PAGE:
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A guy I know told me how tough it is for him to accept that his house is worth less than what he paid for it. It hurts him to write that fat mortgage check each month. His wife just had another baby, and his future with his current employer appears dim. “I’m almost underwater,” he said. “I don’t know how long I can stay afloat.”

For starters, how about 133 days? That’s how long Chinese merchant sailor Poon Lim survived on a makeshift raft after his British-flagged vessel, the SS Ben Lomond, was torpedoed in the South Atlantic during World War II.

Poon Lim’s story is one of the first survival-adventure tales I recall reading—way back in elementary school—and it was so incredible, I’ve never forgotten it.

With his fellow sailors down in Davy Jones’s Locker, Lim clambered aboard a small raft stocked with emergency tins of biscuits and drinking water. He figured he’d have enough to hold out until he was rescued. But there would be no government bailout for Lim. A month passed with no sign of rescue, and Lim—a ship’s steward with no survival training—knew it was up to him to find a way to stay alive.

Lim used what was at hand, fashioning a crude knife from an empty rations tin and jury-rigging the canvas cover of his life vest to collect rainwater. Nails from the raft became fish hooks baited with the last of his biscuits. With patience his ally, Lim managed to pull a struggling fish from the dark blue depths. After devouring the cold, tasty flesh, Lim let the fish remains bake in the sun where they lured in seagulls eager for a free meal. Lim managed to grab and subdue the gulls and add them to the menu. (I still remember how the raw gulls were described as having an “oily taste.”)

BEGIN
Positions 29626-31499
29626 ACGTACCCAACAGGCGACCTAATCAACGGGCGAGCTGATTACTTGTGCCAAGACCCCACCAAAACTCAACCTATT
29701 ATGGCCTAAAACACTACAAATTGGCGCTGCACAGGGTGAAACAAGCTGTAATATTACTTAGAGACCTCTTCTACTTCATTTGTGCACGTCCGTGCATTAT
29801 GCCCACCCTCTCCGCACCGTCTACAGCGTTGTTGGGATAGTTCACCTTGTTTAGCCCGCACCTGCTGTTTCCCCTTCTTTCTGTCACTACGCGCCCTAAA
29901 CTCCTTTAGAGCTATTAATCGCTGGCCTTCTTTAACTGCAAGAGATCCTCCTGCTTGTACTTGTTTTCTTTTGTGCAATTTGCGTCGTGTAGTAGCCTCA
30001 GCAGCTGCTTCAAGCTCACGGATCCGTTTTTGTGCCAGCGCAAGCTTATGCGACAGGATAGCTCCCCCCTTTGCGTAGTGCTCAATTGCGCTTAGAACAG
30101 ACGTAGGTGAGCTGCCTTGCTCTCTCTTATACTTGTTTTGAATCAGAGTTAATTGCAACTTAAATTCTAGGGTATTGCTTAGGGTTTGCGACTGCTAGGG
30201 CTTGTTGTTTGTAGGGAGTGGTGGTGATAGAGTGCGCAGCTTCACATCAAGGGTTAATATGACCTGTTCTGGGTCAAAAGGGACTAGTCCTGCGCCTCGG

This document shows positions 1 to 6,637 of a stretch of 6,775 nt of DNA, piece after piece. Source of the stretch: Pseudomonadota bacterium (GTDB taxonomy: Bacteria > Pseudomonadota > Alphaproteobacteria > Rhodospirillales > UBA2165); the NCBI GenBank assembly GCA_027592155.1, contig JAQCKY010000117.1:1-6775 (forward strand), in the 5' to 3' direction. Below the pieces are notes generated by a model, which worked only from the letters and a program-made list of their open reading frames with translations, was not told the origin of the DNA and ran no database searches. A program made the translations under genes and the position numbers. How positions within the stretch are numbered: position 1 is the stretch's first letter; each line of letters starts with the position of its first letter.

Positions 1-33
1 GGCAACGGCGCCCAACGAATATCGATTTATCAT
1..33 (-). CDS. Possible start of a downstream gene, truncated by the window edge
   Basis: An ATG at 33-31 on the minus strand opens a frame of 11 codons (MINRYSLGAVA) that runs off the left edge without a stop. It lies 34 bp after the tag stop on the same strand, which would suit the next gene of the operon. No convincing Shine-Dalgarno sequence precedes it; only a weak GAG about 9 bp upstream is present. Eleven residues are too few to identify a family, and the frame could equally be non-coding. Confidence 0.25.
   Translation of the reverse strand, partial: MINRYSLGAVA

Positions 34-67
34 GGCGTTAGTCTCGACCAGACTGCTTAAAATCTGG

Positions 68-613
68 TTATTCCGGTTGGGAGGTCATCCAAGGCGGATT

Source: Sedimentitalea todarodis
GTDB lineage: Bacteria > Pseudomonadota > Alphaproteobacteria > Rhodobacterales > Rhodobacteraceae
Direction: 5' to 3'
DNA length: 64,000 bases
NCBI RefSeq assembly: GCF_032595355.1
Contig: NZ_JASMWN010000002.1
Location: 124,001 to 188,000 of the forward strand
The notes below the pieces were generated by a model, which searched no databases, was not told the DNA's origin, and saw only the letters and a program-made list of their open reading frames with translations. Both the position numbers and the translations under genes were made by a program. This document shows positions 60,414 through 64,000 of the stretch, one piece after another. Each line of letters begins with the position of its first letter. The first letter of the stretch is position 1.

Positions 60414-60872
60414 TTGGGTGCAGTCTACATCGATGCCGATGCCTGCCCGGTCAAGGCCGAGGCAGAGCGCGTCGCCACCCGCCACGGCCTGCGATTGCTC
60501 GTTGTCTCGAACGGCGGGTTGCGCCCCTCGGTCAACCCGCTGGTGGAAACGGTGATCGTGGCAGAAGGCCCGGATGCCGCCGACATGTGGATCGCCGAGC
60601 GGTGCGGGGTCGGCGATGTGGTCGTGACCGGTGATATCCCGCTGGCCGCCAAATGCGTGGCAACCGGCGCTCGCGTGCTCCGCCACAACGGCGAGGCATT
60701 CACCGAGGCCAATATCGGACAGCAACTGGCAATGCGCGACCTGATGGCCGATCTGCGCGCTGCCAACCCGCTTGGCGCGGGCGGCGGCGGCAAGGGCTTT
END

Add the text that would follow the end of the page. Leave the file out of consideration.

When faced with a dire predicament the mind often dwells on dark thoughts. But Lim knew he had to keep his head occupied in a positive way with a disciplined daily plan. He maintained his raft, fashioned tools, and fished. He celebrated each little victory over the elements, and tracked the weeks at sea by tying knots on a rope.

Several times while adrift Lim sprang to his feet and thought he was saved. A ship passed by but never acknowledged his desperate cries for help. Another day a squadron of planes buzzed overhead but never spotted his tiny raft against the expanse of the Atlantic. Then there was the time when a U-boat surfaced a stones-throw away, but the crew paid him no mind. His heart sank yet again, however, Lim knew that as long as he was alive, there was hope.

Finally after over four months at sea, Lim was rescued by fishermen off the Brazilian coast. Hailed as a hero, the castaway was honored by the King of England, and eventually emigrated to the United States. Later, the Royal Navy created survival-training materials based on Lim’s tactics.

Like my friend with his housing and job woes, you can’t control a dashed career prospect or tough financial blow. But like Poon Lim, you can re-evaluate your own skills and prospects and take action to make sure you survive. As Lim knew, there’s always an opportunity somewhere on the horizon.